The European dimension was present at IHÉS since the creation by its founder, Léon Motchane, who wanted to 'create a European counterpart to the Institute of Advanced Study' in Princeton. Its faculty has been almost entirely European, and its second Director, who held the position from 1972 to 1985, was Dutch and did a lot to broaden the support of the Institute by winning the commitment of a number of research agencies in European countries. For more than 25 years, the Institute has indeed benefitted from the support of several research agencies and / or academies operating in European countries.

This contract is the second one IHÉS received from the European Commission for funding the part of its operation consisting of hosting a large number of scientists who come to the institute to pursue their own project in an environment that is stimulating and conducive to exchange. Other European Commission (EC) support came through Marie Curie post-doctoral fellowships, which happened to be attributed to young researchers who wanted to spent time at IHÉS.

As far as the impact of this contract on the running of the institute goes, one can say that it certainly helped the infrastructure host more visitors from European universities and research institutions. It also improved the level of the support given to the visitors who were supported by this programme by covering their travel expenses, something IHÉS limited resources do not allow as a general rule. It has also increased the IHÉS visibility through the systematic distribution of posters. Applications are now coming almost exclusively through the institute's website. Alhtough IHÉS has a worldwide visibility and attracts more and more researchers from many different countries, the fact that IHÉS could mention that it is supported as a 'large European infrastructure for research' did certainly help in that respect.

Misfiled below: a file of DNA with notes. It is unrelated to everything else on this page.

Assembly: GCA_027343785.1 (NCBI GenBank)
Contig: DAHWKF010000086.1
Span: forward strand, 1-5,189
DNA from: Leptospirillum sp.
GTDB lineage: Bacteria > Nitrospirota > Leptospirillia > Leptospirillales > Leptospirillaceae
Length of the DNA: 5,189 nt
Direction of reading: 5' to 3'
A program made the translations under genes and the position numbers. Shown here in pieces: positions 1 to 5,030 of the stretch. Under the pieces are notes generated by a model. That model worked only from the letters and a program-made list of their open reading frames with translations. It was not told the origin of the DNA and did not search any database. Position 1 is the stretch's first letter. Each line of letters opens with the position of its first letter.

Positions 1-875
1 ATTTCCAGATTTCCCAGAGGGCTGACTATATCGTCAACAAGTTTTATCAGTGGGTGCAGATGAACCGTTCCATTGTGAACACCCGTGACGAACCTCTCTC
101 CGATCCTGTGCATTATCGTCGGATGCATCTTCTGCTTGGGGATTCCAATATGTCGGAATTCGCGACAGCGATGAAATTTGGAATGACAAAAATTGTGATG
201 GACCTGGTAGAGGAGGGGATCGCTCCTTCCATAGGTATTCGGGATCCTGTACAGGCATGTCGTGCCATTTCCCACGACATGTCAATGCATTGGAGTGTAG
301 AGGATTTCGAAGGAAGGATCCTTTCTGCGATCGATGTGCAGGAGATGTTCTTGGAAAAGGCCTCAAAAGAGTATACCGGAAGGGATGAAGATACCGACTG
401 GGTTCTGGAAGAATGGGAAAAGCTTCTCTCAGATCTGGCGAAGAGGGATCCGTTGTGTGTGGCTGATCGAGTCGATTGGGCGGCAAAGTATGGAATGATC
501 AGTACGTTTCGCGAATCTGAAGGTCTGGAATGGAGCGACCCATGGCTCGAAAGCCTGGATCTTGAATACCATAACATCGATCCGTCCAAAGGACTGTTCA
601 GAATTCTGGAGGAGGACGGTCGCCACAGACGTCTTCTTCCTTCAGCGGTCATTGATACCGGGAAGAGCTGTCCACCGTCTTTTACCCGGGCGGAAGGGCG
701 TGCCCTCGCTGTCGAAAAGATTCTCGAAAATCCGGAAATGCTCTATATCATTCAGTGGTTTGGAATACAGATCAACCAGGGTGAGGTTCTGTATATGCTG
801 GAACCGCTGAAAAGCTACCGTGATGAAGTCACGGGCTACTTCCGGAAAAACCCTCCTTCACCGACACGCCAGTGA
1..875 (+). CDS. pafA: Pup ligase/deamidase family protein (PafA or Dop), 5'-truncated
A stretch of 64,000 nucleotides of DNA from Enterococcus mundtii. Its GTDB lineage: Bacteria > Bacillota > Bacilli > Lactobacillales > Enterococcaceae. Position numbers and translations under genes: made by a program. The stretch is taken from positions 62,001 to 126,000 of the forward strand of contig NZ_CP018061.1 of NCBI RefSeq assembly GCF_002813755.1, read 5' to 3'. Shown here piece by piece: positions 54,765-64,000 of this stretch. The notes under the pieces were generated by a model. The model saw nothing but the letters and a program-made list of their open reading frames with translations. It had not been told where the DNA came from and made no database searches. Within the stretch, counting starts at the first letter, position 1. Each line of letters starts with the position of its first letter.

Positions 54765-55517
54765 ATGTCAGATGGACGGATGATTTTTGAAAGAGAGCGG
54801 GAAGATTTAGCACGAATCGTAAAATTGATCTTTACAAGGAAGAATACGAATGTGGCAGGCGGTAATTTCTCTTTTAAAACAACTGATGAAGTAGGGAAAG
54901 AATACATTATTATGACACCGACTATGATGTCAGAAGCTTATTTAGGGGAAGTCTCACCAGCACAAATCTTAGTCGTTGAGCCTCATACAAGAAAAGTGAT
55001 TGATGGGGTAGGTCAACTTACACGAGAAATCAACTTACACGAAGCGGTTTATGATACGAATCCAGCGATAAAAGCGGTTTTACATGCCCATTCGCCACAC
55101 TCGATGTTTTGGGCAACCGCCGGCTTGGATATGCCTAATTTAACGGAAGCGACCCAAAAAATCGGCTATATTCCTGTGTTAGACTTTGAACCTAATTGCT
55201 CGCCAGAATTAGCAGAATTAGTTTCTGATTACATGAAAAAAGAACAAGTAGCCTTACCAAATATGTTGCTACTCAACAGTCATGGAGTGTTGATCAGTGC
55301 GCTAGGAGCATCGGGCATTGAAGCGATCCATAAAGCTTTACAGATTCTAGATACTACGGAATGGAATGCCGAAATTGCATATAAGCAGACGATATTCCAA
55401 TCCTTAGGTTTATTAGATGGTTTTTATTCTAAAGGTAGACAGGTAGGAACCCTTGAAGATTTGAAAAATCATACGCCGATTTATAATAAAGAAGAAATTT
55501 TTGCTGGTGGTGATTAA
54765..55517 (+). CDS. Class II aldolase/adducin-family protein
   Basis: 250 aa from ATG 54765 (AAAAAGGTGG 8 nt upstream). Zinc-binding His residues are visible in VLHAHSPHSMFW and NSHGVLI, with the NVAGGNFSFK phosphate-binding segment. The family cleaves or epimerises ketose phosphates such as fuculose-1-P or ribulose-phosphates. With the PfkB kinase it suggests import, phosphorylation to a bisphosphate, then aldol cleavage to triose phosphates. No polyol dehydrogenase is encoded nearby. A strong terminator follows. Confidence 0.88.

As far as the impact of the programme on scientific research goes, the following key point has to be taken into account: more and more often, research is financed through short term projects with the obligation of providing regularly deliveries. For mathematical research this is a very dangerous path, as many of the most important discoveries happen because precisely the planned route did not go through, at least in the way one wanted to go through them. Therefore, having some places, where the initiative is completely left to scientists, and offering them the possibility of confronting their views in the most open fashion, and without the limitation of subdisciplines has become crucial for the sake of the future development of the mathematical sciences. Along the same lines, this is also an efficient way to introduce people to a truly interdisciplinary work without having a priori restrictions on the profiles of people with whom the discussion is pursued. This programme has tried - and from the scientists who took part in it say - seems to have precisely contributed to this.